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Tornado Storm Damage Review - Downtown Houston

Written by Michael Thervil


Video and photos by Michael Thervil

Two weeks ago, the city of Houston and surrounding areas were battered by tornadoes and tornado like winds. As a consequence, the severe storm left many Houston residents without power, and many are still having to deal with the loss of electrical power in various parts in and around the city of Houston. But like always, Houston residents are still standing and remain strong. But the question is are people in Houston and the surrounding areas getting tired of having to “stay strong”?


This question comes to the forefront again as the recent storm is doing its job to remind not only the residents of Houston, but also all the residents of Texas that their policy and lawmakers are in fact bullshiting when it comes to incorporating an actionable plan when it comes to upgrading the city and state infrastructure. The reason for this claim is because of their failure to take the proper aggressive preventive measures to ensure that the energy infrastructure of Houston and the state of Texas in general is robust enough to stand up to the impact of severe storms and flooding that had been occurring in Houston and across the state.


Spending time in Downtown Houston Texas last weekend, we at VEDA Magazine had the opportunity to observe the various structural damages and the active repairing of the Downtown area of Houston that was deemed the most impacted by the storm. Not to make light of the devastation that the storm left behind, because many Houston residents did and are still suffering; but the Downtown area of Houston Texas is not and should not be considered a priority when it comes to repairing the damages caused by the storm. Why? Because the vast majority of Houstonians don’t live in Downtown Houston.


In fact, it can easily be advocated that the people that reside outside of the Downtown area in Houston should be the primary focus when it comes to rectifying what the storm system destroyed, not private businesses. From the perspective of many Houstonians that were adversely affected by the storm, those private businesses should not be allocated any of the city or the federal government resources to help in rebuilding their businesses and properties until the ordinary average working citizen has been awarded aid first. The reason why many Houstonians feel this way is because private businesses in the Downtown area have “insurance”.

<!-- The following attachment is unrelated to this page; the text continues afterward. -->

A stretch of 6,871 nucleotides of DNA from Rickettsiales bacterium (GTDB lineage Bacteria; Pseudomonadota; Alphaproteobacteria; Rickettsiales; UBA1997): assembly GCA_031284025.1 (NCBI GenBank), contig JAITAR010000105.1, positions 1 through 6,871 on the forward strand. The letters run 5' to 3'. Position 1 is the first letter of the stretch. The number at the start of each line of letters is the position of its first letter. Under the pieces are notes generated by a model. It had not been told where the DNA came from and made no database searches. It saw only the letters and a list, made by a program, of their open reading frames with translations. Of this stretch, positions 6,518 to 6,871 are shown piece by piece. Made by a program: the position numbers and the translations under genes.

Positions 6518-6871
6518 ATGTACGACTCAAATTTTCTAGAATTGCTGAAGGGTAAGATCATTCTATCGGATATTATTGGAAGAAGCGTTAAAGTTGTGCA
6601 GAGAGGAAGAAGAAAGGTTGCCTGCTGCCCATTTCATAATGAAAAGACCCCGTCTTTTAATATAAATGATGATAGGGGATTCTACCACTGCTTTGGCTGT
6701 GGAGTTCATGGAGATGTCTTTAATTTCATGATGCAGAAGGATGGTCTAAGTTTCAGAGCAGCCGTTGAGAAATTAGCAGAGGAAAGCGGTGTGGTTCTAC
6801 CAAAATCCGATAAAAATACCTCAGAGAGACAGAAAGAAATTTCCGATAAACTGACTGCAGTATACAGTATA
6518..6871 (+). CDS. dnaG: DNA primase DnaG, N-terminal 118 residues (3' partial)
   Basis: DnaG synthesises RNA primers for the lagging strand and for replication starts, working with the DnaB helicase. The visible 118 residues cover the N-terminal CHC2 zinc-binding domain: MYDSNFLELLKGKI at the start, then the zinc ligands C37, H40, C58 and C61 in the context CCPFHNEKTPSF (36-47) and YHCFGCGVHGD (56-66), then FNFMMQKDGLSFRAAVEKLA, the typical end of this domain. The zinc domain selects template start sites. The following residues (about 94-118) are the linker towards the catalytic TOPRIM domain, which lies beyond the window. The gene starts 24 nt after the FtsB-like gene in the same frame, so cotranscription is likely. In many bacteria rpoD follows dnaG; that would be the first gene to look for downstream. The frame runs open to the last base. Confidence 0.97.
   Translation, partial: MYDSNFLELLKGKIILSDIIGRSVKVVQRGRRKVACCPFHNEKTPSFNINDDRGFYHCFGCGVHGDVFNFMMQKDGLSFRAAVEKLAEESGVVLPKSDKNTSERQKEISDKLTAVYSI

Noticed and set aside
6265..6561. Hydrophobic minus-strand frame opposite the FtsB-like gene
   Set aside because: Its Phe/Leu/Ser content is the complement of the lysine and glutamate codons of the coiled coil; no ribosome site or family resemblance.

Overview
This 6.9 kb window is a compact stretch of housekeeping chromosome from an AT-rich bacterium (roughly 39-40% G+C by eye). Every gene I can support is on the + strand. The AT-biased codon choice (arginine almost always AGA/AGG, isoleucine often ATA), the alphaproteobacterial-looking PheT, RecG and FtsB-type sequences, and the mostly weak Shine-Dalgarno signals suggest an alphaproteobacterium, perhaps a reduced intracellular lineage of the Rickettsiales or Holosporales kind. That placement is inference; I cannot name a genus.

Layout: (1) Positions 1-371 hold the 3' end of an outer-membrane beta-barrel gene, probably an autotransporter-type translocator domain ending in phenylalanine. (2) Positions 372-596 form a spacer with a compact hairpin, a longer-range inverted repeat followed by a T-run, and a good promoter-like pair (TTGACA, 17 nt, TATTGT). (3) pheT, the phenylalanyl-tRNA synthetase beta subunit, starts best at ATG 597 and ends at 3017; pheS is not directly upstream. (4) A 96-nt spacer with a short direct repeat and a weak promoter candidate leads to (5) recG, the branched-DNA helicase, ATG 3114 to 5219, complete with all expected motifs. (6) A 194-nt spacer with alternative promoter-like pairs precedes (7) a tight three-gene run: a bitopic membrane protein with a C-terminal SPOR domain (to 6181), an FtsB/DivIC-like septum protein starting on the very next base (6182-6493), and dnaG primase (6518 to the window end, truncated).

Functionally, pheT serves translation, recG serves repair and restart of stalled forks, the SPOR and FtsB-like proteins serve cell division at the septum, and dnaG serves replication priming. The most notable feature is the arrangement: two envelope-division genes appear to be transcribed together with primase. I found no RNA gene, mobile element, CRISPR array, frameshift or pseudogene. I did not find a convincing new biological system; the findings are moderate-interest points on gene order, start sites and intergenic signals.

Video and photos by Michael Thervil

High rise building owners and other private businesses such as Bank of America and Kinder Morgan, just to name a couple, have more than enough money and insurance to fix their own business. In fact, it would be of no surprise that they would be able to write off the repairs on their taxes at the end of their fiscal year. For many Houston residents, the walk through that Mayor John Whitmire took while he was surveying the Downtown area sent a symbolic message to Houston residents. That message was: “You don’t have enough money to get my attention right now.”


Granted, FEMA is providing federal funds for private businesses affected by the storm, but there is another set of issues that the average ordinary Houstonian is having with that and that is: “How many small business owners within the City of Houston are actually going to see any of that money?” The other issue that is plaguing the minds of the average Houstonian is: “Why isn’t Mayor Whitmire not advocating for the average citizen outside of the empty apologetic words that have come out of his mouth over the last two weeks?”


While Downtown last weekend, we spoke to a Houston Police Officer about the time to completion regarding the repairing of damaged buildings which house the private businesses that are getting federal aid from FEMA; he informed us that the city of Houston was looking to get everything completed within a month. In the same breath that same Police Officer doubted that the City of Houston could get it done in a month. As he informed us of that fact, he pointed out several infrastructural issues of concern that would most definitely retard the repair process time to completion.


The final question that’s on the minds of many Houston residents is: “How can the City of Houston make quick use of FEMA funds and make a guarantee of fixing all the damages caused by the storm in the Downtown area within a month, but not give the same guarantee to the average Houston residents that were affected by hurricane Harvey 7 years ago?” 

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